tutta la luce a te raggia e squaderna
un dio togliendo dell’enigma il velo.
The promise of Cerantola’s La promessa di Beatrice is, thus, that Dante will, despite his human failings and limitations, ‘touch the stars at heaven’s summit’ (tu scanderai le stelle al sommo cielo) and that, for him, ‘God will pull back the veil which hides the Divine mystery’ (un dio togliendo dell’enigma il velo). In an example of that cultural layering so typical of Cacioppo’s work, he sets twentieth-century lines which are grounded in the greatest of medieval poems, a text which, in terms of content, is essentially timeless. It is hardly surprising that in Cacioppo’s setting of Cerantola’s lines one should hear some medieval echoes, for example in some lute-like figures in the piano part.
Elsewhere, the layering is entirely non-verbal. Take the piano piece Paean, played by the composer. An initial listen made clear the Beethovenian nature of the music. Further listens revealed something which Cacioppo’s brief booklet note on the piece confirms: he has made use of the wonderful – and justly famous – duet O namenlose Freude sung by Fidelio and Leonore in Act II of Fidelio. The aria’s sentiments, such as the praise of married love, of fidelity and of joy recovered, permeate this short piano piece, though much of it is quite restrained. A paean is a song of praise or triumph. The specific relevance of the piece’s title (though its meaning is not limited by this reference) is made clear when Cacioppo’s note says: “Paean was written for my dear friends Mrs. Eva and Dr. Benn Sah to commemorate their 50th wedding anniversary.” Even when not directly referencing O namenlose Freude, the composer’s understanding of Beethoven’s piano writing is evident throughout this beautiful and effective piece.
The second piece for piano, Notturno elidiano, is played with subtlety and grace by Debra Lew Harder. The word elidiano is glossed in Cacioppo’s booklet note as a reference to “the main character Elide in Claudio Saltarelli’s libretto La Canzon della Veglia”. The online catalogue of Cacioppo’s work describes La Canzon della Veglia as an hour-long “melodrama for orchestra, chorus SATB, soprano solo, actress and male dancer […] originally written for the Orchestra Filarmonica Italiana di Piacenza”, and adds “score in preparation”. Since this is all I know of the work, the reference to a character called Elide is of no help to me. I am content, however, to listen to this piece simply as a nocturne for piano, which pays due obeisance to the example of Chopin.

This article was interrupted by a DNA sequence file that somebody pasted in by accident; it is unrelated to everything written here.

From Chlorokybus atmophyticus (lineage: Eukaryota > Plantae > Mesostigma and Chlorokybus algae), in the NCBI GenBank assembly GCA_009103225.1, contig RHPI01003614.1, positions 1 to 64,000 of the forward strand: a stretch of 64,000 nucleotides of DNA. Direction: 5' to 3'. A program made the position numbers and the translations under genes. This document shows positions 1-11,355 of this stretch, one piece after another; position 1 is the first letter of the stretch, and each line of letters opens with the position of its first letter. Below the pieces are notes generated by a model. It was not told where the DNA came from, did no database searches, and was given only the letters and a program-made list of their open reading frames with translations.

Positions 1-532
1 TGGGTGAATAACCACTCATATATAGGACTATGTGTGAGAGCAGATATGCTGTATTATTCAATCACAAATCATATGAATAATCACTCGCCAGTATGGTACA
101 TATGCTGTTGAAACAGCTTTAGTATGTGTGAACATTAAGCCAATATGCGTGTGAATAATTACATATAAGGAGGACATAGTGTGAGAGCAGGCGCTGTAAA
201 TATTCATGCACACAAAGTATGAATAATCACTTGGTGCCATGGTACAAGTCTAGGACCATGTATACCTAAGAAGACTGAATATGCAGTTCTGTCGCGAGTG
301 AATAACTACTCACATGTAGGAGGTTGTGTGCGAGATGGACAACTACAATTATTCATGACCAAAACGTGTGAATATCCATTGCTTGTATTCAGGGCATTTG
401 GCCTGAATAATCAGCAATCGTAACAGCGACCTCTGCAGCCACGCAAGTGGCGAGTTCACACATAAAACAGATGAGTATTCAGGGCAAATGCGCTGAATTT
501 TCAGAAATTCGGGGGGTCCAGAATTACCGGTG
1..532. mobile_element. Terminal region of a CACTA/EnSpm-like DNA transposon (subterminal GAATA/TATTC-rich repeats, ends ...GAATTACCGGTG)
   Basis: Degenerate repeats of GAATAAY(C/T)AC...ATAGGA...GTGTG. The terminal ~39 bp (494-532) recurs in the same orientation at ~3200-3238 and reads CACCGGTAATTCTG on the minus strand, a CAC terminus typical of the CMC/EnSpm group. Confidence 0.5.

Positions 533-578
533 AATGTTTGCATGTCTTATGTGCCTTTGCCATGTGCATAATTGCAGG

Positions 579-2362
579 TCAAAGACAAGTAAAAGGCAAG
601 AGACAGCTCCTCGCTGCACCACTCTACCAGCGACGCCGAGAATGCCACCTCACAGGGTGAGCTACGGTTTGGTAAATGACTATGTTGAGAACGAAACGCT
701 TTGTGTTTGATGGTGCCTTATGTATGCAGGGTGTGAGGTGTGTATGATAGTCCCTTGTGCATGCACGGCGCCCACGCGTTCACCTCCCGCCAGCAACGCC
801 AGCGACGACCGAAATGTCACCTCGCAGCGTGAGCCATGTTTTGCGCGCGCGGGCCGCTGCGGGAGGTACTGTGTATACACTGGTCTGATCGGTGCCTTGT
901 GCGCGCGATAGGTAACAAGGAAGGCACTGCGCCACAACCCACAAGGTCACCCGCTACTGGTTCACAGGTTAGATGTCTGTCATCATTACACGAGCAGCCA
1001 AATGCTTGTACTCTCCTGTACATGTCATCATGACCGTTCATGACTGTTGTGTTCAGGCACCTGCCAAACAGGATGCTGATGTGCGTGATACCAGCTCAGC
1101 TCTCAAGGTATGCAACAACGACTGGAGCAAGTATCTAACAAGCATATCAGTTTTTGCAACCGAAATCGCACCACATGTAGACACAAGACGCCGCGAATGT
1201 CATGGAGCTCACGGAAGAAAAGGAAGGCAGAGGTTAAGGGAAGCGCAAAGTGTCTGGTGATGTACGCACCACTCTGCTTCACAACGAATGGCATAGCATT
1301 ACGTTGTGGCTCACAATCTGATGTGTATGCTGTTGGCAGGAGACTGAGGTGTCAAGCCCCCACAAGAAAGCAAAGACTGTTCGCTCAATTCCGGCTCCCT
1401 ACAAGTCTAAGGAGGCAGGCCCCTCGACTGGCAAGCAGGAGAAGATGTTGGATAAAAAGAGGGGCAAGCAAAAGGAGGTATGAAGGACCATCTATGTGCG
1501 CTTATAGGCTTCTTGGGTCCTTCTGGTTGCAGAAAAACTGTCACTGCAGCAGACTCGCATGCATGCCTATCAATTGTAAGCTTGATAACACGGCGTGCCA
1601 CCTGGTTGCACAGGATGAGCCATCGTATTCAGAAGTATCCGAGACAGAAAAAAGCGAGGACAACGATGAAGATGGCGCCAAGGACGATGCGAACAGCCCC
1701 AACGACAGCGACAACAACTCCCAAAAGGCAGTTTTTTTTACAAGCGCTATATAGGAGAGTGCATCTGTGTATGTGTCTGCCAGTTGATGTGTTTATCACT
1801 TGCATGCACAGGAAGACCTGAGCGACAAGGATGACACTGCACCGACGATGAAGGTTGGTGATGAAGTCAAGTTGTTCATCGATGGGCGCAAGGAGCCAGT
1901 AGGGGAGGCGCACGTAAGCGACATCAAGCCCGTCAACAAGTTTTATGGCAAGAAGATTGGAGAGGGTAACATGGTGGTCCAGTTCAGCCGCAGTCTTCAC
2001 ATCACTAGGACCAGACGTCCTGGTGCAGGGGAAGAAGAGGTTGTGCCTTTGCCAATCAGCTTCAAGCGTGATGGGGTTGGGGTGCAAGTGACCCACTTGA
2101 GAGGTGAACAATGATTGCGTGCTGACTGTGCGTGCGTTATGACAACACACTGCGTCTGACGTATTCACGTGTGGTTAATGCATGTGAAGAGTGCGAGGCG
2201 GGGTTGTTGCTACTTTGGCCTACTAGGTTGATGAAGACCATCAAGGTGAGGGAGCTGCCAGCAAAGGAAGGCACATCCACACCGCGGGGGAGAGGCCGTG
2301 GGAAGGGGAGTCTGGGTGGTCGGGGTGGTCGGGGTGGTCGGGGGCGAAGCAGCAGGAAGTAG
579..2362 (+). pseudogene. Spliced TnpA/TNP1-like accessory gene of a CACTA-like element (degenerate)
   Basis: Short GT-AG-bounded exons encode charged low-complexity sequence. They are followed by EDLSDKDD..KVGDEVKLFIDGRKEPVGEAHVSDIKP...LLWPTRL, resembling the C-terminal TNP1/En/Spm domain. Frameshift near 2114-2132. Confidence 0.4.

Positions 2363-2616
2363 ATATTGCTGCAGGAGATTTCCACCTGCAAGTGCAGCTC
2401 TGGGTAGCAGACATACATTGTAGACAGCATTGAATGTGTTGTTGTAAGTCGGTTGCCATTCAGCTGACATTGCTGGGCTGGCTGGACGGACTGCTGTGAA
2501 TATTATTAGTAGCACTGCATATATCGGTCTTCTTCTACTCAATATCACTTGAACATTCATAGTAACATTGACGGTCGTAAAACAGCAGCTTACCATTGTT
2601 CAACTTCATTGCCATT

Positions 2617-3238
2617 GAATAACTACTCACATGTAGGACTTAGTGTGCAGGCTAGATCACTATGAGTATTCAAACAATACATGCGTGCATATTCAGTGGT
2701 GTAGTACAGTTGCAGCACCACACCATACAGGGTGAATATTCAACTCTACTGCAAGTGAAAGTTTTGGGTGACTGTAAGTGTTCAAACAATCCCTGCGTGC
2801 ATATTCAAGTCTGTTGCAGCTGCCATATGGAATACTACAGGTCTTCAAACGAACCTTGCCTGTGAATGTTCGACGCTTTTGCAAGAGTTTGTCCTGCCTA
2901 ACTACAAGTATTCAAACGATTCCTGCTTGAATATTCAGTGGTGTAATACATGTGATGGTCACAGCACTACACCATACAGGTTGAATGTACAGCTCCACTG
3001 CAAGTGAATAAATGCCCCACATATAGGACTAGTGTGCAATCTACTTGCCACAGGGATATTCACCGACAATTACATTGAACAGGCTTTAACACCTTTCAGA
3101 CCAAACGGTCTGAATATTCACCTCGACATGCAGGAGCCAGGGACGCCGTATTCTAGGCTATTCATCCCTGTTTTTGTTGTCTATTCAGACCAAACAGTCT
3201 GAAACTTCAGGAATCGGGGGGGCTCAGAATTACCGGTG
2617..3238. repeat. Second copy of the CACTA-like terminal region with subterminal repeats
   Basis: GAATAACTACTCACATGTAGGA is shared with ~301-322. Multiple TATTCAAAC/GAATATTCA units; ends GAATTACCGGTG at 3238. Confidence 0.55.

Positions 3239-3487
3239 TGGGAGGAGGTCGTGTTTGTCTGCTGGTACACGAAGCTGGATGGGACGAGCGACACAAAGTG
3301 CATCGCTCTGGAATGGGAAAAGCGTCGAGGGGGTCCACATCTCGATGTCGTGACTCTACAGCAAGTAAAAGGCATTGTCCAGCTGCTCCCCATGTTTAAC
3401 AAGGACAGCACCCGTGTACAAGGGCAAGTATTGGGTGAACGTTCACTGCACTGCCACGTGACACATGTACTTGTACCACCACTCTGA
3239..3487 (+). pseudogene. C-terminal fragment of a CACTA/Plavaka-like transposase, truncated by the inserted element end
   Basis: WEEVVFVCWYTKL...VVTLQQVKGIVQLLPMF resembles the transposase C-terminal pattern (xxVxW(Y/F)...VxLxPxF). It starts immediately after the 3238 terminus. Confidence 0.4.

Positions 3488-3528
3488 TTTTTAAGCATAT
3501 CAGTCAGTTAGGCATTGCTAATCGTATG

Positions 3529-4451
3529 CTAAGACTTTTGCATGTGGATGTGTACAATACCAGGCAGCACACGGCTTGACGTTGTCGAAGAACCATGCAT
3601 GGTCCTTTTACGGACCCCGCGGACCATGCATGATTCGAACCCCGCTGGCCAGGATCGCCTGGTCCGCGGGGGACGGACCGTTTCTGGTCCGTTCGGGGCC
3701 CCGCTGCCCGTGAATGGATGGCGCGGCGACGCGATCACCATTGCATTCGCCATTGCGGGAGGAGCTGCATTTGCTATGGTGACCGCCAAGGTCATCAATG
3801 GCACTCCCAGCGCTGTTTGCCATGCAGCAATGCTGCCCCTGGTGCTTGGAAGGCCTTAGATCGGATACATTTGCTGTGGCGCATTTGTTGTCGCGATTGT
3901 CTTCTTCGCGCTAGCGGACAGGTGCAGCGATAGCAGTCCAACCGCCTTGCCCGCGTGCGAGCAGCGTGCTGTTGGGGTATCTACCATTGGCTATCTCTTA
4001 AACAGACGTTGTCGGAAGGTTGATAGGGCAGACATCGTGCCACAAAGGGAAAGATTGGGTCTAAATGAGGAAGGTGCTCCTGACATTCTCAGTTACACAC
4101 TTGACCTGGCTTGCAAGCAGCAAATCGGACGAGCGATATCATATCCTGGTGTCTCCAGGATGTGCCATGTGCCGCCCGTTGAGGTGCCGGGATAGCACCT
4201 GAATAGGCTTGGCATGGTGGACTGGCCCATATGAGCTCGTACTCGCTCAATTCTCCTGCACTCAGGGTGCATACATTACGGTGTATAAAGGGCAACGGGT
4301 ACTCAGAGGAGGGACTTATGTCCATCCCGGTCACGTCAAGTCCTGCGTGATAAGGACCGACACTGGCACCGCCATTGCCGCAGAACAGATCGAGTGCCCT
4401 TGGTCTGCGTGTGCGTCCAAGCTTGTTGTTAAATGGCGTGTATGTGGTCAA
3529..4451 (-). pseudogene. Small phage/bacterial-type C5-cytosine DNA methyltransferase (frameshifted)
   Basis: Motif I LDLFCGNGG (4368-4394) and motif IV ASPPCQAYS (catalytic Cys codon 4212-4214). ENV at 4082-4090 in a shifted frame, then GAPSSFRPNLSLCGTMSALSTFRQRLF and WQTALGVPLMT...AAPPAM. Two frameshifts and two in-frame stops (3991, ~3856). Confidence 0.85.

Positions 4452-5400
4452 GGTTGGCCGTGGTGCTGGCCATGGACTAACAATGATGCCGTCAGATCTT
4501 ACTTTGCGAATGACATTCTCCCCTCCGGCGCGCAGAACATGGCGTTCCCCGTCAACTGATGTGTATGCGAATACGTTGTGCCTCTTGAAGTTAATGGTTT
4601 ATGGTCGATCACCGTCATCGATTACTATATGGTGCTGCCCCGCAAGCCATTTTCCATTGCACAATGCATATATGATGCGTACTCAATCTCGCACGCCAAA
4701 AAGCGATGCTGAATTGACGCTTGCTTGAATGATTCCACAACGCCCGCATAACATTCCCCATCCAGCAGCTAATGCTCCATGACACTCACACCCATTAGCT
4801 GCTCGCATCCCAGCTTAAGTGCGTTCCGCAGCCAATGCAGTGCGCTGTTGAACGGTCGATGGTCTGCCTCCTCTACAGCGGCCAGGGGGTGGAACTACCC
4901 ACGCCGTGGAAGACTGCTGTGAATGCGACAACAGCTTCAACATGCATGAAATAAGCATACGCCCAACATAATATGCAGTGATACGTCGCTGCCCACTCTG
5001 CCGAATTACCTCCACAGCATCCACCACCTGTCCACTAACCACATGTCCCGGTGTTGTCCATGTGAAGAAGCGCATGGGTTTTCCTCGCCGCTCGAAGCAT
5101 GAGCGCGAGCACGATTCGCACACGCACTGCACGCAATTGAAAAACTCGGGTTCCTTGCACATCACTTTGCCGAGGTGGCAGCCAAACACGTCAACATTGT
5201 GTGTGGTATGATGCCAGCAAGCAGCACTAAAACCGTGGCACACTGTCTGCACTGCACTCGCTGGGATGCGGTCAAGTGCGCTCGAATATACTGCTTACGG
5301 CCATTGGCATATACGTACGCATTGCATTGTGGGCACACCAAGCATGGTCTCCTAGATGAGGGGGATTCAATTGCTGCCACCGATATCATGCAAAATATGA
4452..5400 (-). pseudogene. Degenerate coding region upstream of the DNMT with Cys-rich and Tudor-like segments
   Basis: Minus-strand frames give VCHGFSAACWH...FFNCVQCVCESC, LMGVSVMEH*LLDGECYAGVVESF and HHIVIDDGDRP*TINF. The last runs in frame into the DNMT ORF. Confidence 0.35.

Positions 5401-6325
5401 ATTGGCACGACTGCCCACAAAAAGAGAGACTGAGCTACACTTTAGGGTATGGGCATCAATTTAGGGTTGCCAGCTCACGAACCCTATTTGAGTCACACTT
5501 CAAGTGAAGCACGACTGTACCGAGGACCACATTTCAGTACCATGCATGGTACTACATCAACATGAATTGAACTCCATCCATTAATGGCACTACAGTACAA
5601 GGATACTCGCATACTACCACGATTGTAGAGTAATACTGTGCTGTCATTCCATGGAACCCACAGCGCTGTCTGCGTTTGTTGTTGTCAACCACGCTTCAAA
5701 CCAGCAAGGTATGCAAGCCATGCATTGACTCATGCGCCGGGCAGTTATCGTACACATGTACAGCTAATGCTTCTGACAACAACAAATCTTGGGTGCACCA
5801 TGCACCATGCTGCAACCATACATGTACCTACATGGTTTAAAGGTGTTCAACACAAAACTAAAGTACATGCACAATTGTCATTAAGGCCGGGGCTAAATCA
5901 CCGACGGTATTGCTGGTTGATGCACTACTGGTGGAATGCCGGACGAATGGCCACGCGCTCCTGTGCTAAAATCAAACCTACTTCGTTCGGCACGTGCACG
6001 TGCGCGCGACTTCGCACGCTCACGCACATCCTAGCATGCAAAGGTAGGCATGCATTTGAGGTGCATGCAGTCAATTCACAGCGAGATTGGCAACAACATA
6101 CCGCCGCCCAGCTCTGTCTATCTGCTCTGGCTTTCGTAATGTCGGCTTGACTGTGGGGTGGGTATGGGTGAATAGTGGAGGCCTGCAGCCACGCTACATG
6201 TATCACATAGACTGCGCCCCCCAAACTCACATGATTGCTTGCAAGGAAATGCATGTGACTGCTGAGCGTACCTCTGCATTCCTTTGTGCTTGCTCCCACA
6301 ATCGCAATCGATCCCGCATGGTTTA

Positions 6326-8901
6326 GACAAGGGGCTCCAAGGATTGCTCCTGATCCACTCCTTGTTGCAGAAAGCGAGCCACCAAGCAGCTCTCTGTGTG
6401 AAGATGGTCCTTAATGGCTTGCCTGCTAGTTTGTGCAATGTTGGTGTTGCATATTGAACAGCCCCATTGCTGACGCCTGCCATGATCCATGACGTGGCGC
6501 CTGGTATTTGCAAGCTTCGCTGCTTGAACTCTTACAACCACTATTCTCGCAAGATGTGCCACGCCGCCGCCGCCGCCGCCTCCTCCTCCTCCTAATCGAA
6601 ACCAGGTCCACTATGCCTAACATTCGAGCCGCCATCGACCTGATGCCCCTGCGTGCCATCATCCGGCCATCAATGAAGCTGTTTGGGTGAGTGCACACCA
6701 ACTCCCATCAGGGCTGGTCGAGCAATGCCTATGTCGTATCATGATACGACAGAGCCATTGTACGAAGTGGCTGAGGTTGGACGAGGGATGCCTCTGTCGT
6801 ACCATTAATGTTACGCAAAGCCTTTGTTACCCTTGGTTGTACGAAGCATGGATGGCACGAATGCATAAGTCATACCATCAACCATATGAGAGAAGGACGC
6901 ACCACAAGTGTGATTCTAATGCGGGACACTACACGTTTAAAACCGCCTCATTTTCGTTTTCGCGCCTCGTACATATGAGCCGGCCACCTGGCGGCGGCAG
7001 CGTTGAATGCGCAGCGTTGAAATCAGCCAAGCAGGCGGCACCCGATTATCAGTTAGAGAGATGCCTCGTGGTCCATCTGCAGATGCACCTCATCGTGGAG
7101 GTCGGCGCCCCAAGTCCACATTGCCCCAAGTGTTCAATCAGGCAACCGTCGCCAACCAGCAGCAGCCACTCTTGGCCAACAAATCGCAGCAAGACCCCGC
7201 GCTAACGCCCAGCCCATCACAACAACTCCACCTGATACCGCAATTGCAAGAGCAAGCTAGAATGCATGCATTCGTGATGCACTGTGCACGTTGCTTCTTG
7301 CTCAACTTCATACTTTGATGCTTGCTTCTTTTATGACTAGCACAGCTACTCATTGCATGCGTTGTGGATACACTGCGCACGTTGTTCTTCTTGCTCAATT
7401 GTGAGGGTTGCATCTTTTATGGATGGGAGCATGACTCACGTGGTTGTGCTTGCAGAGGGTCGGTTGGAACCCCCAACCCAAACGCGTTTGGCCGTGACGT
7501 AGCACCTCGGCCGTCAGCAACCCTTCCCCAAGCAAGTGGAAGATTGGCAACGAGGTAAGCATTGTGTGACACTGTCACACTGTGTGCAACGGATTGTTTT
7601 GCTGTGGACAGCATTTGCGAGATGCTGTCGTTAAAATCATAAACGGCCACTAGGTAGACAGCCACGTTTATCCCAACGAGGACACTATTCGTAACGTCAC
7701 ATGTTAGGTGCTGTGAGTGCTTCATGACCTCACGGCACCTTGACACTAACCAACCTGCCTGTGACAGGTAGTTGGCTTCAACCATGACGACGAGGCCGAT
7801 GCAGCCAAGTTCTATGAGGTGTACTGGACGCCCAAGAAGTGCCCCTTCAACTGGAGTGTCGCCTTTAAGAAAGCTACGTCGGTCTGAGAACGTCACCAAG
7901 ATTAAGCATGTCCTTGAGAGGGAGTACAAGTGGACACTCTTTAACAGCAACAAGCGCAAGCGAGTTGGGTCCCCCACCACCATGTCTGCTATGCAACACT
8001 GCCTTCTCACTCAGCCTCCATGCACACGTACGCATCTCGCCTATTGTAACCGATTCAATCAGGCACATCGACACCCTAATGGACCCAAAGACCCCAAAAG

The most substantial pieces on this disc, Luce è Donna and ‘(I madly struggling, cry)’, remain to be discussed. My responses to the two are very different. I am full of admiration for Cacioppo’s work in ‘(I, madly struggling, cry)’. He created a coherent text out of extracts from several poems by Walt Whitman, and he developed a plausible musical idiom in which to set that text. The latter is no easy task, given the strength of the rhythmic patterns Whitman himself creates, not least through his insistent repetitions and use of anaphora. The art is to find a musical idiom which neither ignores nor is overwhelmed by Whitman’s own ‘music’. Cacioppo’s setting adopts Whitman’s parallelism and repetition, including the insistent use of anaphora, as its structural principle. This works well both in terms of musical patterning and as a means of emphasizing the poet’s key ideas. In baritone William Sharp and pianist Wan-Chi Su, the composer has the advantage of committed performers who evidently understand the text itself and what Cacioppo has done with it. The result is a memorable performance of a powerful work of considerable scope. It invites readings as a work of expressive opposition to Trumpian attitudes towards immigration (as in the text’s very first lines: “Restriction of immigration? / I have no fear for America – not in the slightest!”) or, relatedly but with a different emphasis, as a positive vision of an America defined in the work’s closing lines. Those lines include the insertion into Whitman’s text of two phrases (“yearning to breathe free” and “the golden door”) taken from Emma Lazarus’s sonnet The New Colossus, inscribed on the base of the Statue of Liberty, and of the phrase “as our forebears were welcomed”, which seems to be Cacioppo’s:
The great city stands, friend and home-giver of the whole earth,
America stands, bracing the earth, and braced with the whole earth.
America stands, friend, welcoming all, as our forebears were welcomed.
America stands, great city,
the distant brought near, each for its own kind,
through the golden door.
In its passion and intensity of thought and feeling alike, this work synthesizes, very powerfully, words and music, ideals and fears, past and present.
Cacioppo is by no means the first composer to be fascinated by Whitman’s ideas or to set Whitman. In his 1996 reference work Musical Settings of American Poets: A Bibliography, Michael Hovland lists some 540 settings of Whitman; a revision of the volume would certainly now produce a larger figure. It is striking that British composers were amongst the first to produce settings of Whitman’s verse, as, for example, in Stanford’s Elegiac Ode (1884), Delius’s Sea Drift (1903/1904)
and Holst’s Ode to Death (1919). A very selective list of later settings might include Roy Harris’s Walt Whitman Triptych (1940), Hindemith’s When Lilacs Last in the Dooryard Bloom’d (1946), Virgil Thomson’s Crossing Brooklyn Ferry (1958), Roger Sessions’s When Lilacs Last in the Dooryard Bloom’d (1971), John Adams’s The Wound-Dresser (1989), Vincent Persichetti’s ‘Celebrations’, for Chorus and Orchestra (1995), George T. Walker’s Lilacs for Voice and Orchestra (1996) and Jennifer Higdon’s Dooryard Bloom (2004/5). Even judged against ‘competition’ of this quality, I would rate very highly Cacioppo’s ‘(I, madly struggling, cry)’.